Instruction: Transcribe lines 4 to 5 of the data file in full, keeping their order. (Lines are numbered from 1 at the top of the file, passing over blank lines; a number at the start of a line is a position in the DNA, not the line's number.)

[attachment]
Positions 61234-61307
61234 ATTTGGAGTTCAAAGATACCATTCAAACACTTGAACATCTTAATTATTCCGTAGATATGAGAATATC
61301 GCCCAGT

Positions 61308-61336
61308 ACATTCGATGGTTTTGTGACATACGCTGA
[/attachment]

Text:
Positions 61308-61336
61308 ACATTCGATGGTTTTGTGACATACGCTGA